Tax Foundation in Last Week’s Editorial Pages … and the Best of the Blogosphere

January 26, 2009

Last week was a good one for the Tax Foundation appearing in newspaper editorial pages. Here’s a sampling:

David Lazarus, columnist for the Los Angeles Times, uses Treasury Secretary-designate Timothy Geithner’s tax mistakes to make a larger point about the tax code’s complexity:

Add yet another thing to President-elect Barack Obama’s to-do list: Tax reform.

If Timothy Geithner — the guy Obama wants to run the Treasury Department — could make $34,000 worth of mistakes on recent federal tax returns, then clearly this is a system so bloated and complex as to be incomprehensible to all but the most pointy-headed accountants.

“The system has gotten out of hand,” said Bob Carroll, vice president for economic policy at the Tax Foundation, a nonpartisan Washington think tank, and former deputy assistant Treasury secretary for tax analysis in the Bush administration.

“Year in and year out, Congress and whichever administration is in power adds more layers to the tax code. And it will keep getting worse.”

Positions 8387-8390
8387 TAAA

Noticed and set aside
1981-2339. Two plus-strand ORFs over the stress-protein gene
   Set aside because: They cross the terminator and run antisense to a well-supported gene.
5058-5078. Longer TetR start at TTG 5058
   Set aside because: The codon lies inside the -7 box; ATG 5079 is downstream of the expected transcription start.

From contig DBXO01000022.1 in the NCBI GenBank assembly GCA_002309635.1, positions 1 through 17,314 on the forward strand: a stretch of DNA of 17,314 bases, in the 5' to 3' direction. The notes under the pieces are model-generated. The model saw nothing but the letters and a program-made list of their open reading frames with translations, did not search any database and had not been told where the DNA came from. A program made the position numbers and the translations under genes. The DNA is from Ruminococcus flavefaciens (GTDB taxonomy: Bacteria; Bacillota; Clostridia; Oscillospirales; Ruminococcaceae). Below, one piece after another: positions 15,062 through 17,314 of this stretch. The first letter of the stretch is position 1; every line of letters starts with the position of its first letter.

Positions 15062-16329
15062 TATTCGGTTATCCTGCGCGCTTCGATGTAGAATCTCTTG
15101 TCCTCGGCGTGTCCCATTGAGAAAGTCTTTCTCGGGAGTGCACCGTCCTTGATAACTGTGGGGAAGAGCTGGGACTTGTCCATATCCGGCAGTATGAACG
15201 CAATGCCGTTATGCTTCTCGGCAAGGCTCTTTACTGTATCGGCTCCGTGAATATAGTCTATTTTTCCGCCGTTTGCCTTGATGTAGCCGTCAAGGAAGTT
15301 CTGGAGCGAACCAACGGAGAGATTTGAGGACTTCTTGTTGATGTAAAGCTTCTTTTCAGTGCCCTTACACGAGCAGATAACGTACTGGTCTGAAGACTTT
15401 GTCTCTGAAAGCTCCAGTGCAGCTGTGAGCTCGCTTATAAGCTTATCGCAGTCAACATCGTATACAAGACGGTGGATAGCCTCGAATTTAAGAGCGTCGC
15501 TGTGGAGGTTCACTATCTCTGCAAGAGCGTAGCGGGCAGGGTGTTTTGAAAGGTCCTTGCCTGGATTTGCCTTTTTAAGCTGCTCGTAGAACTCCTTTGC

The Baltimore Examiner‘s editorial board tells the Maryland legislature that they need to try anything but tax increases:

That’s why rescinding the melee of new taxes that took effect in 2008, and returning to 2005 tax policy is essential for Maryland, said Donna Arduin, a former state finance and policy adviser in California, Florida, Michigan and New York. She is one author of the MPPI report who spoke at a policy forum in Annapolis last week. Maryland’s economic climate was slightly below average for the nation before the tax increases and now is the fourth-worst in the nation according to the Tax Foundation.

The Pittsburgh Tribune-Review‘s editorial board bemoans the “state of exodus” Pennsylvania is going through:

Why are people leaving? Consider annual rankings by the nonpartisan Tax Foundation:

Pennsylvania slipped from its meager ranking of 30 to 28 on the foundation’s State Business Tax Climate Index from fiscal years 2008 to 2009. (A higher score reflects a more favorable tax system for businesses.)

And Pennsylvania’s punishing corporate income tax comes in second behind Iowa as the worst among states.

And in this week’s Best of the Blogosphere:

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